Corn quality may be an issue
November 10, 2009
by Ron Sterk
KANSAS CITY — When the U.S. Department of Agriculture releases its latest crop production estimates on Nov. 10, the market will know if the 2009 corn crop still is the second largest ever, or even record large as some private analysts forecast. But what won’t yet be evident is the quality of the crop, which is of mounting concern the longer the crop stays in the field.
To date there have been reports of fungus across the corn belt, with most concern focused on eastern areas where the harvest delay is greatest. Most reports so far have been spotty, and somewhat anecdotal, but the potential clearly exists.
“Everybody is aware of it,” one feed mixer on the West coast said, noting he had received some moldy, grade 3 corn that still was adequate for livestock feed from the western Corn Belt.
In its Oct. 9 Crop Production report the U.S.D.A. forecast the corn crop at 13,018 million bus, the second largest ever, with a yield of 164.2 bus an acre, the highest on record. The condition of the crop was rated 70% good to excellent as late as Oct. 18 but had slipped to 67% on Nov. 1 compared with 64% a year ago.
But a year ago, when the crop also was late, the harvest was 53% completed on the same date. This year harvest was only 25% done in the 18 largest producing states, far behind the recent five-year average of 71% for the date. The harvest was about four weeks behind the average, which was at 25% already as of Oct. 4, due to late planting, a cool summer that slowed plant growth and then a wet fall.
“Since 1940, this is the third slowest corn harvest on record at 19% and the slowest since 1967 when only 10% of harvest was complete on Nov. 1,” the Illinois U.S.D.A. field office said of that state’s progress. And Iowa’s state climatologist, Harry Hillaker, said last week, “Preliminary data indicates that the past month was the second wettest and third coldest October among 137 years of state records.”
Iowa is the nation’s largest corn and soybean producing state and Illinois is second in both commodities.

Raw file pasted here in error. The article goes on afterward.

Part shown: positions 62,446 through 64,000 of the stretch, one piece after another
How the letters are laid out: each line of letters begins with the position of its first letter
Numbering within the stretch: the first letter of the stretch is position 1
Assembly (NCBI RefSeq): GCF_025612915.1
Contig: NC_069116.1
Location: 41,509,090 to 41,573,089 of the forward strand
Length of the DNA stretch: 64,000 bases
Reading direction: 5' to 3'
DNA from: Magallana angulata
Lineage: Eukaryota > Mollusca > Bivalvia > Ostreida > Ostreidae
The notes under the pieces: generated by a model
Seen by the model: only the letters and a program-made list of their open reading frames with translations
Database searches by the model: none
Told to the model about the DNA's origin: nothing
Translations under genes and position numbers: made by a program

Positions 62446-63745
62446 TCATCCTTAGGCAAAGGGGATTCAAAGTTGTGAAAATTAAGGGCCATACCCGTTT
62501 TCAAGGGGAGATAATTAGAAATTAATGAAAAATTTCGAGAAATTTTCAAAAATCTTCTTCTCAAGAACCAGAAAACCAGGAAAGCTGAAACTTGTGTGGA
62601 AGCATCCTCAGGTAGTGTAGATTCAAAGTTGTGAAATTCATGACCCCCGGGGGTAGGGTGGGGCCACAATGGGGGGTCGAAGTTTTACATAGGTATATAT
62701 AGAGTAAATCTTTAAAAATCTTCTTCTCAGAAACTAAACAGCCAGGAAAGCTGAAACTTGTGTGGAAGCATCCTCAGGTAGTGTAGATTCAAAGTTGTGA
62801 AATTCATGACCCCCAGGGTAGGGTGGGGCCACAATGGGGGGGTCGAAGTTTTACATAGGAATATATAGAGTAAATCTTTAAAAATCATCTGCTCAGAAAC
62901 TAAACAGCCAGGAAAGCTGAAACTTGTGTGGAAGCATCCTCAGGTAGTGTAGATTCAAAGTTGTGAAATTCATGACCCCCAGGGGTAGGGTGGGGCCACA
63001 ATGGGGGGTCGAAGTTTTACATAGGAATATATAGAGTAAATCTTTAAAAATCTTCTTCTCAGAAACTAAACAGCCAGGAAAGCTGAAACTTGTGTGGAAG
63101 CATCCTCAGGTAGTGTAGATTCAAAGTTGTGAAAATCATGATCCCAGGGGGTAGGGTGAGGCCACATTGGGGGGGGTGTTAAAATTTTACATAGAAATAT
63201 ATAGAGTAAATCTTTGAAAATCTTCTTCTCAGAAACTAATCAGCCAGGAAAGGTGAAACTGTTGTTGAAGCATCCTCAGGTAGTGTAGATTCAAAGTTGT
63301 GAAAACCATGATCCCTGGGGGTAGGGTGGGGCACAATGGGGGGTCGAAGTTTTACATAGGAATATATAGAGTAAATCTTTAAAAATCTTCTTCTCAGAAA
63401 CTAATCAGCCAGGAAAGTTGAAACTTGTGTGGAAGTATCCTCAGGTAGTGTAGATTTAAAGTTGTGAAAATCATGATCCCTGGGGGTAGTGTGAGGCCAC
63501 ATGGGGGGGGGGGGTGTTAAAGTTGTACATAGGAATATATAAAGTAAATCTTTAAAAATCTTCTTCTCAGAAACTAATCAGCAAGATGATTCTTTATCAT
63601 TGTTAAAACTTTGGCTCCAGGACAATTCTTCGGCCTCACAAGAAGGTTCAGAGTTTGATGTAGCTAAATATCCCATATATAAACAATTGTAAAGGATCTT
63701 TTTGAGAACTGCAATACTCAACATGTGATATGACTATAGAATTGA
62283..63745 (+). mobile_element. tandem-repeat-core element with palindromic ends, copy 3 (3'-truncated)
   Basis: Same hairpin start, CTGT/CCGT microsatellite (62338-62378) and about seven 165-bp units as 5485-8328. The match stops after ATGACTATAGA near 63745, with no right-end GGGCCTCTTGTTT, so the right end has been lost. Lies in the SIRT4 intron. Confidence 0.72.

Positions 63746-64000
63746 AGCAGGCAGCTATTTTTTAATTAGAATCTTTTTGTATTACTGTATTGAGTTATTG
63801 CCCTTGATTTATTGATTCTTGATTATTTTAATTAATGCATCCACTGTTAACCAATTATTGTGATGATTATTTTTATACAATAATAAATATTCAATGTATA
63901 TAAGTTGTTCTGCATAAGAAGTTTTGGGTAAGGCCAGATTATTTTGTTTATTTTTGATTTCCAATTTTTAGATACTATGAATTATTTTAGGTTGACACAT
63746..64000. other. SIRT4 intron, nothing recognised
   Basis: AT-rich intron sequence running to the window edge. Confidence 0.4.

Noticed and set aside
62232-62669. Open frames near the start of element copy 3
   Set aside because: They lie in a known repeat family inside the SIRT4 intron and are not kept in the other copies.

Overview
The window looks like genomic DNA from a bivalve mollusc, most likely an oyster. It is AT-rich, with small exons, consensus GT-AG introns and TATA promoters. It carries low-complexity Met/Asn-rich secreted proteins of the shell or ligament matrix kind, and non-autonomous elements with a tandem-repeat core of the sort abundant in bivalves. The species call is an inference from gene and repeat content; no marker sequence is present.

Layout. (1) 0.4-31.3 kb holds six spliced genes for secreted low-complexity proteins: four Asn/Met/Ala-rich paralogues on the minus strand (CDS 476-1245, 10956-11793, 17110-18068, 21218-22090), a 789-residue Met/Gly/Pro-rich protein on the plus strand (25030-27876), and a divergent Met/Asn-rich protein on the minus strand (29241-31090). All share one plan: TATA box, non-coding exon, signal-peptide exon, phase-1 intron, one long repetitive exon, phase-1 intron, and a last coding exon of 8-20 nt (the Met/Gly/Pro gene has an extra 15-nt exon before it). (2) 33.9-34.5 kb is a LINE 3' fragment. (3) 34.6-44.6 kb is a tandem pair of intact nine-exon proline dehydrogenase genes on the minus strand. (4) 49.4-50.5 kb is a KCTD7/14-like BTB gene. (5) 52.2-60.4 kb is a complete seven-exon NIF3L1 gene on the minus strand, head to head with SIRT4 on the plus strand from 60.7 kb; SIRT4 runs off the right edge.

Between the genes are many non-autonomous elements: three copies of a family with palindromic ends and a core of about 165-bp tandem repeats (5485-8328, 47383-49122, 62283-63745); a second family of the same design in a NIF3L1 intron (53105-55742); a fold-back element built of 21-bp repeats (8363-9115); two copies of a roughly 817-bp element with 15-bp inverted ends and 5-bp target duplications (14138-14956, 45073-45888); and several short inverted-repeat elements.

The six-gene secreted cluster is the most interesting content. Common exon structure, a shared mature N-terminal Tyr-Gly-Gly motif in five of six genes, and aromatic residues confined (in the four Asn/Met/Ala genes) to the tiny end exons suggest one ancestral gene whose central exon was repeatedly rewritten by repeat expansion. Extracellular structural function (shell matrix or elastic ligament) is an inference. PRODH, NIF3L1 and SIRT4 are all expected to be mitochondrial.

At issue for weeks has been corn milling quality. Some farmers, anxious to get their crop combined, harvested corn with moisture levels in excess of 25%. For storage and for milling purposes a moisture content of about 14% is necessary. The high moisture corn had to be dried before it could be stored or sold, or the price docked significantly if the elevator or mill does the drying. Rapid drying from such high moisture levels has resulted in excessive cracked kernels, making production of large flakes used by dry cereal manufacturers difficult. Some mills have been running seven days a week to make the same amount of flaking grits normally produced in five days.
Dry weather last week finally was expected to allow farmers across the Corn Belt to make rapid harvest progress, although producers with both corn and soybeans likely will favor combining the latter first because the stouter corn stalk may withstand winter weather longer.
Millers hoped the extra time in the field without rain would allow later harvested corn to further dry, with moisture levels already down to about 20% in some areas last week. But the Indiana U.S.D.A. field office said, “Recognize that grain moisture content typically decreases very, very slowly from late October onward.”
The longer corn stays in the field the greater the potential fungus and eventually lodging.
“There were isolated reports of gibberella and diplodia ear rot in corn,” the Ohio U.S.D.A. field office said last week. Kentucky and Pennsylvania U.S.D.A. offices also reported fungus problems. Diplodia does not produce mycotoxins so damage is mainly economic to the producer in lower test weight and higher dockage. But gibberella, from the same Fusarium graminearum that causes scab in wheat, is of greater concern because it is associated with mycotoxins.
But probably of greatest concern is aflatoxin, which has low tolerance levels even in livestock feed because it is a known carcinogen. So far occurrence has been limited but evident. The mycotoxin becomes concentrated in corn milling byproducts, of which distillers’ dried grains is the most significant, because non-infected parts of the kernel are removed to produce ethanol or other products. Feed merchandisers the past couple of weeks noted increased demand for wheat millfeed to replace distillers’ dried grain with high aflatoxin levels in parts of the eastern Corn Belt, especially Ohio, Indiana and Michigan.
How much impact fungus problems will have on the final production number of specific use of corn remains to be seen, but the situation requires close watch by feed and food manufacturers in the weeks and months ahead.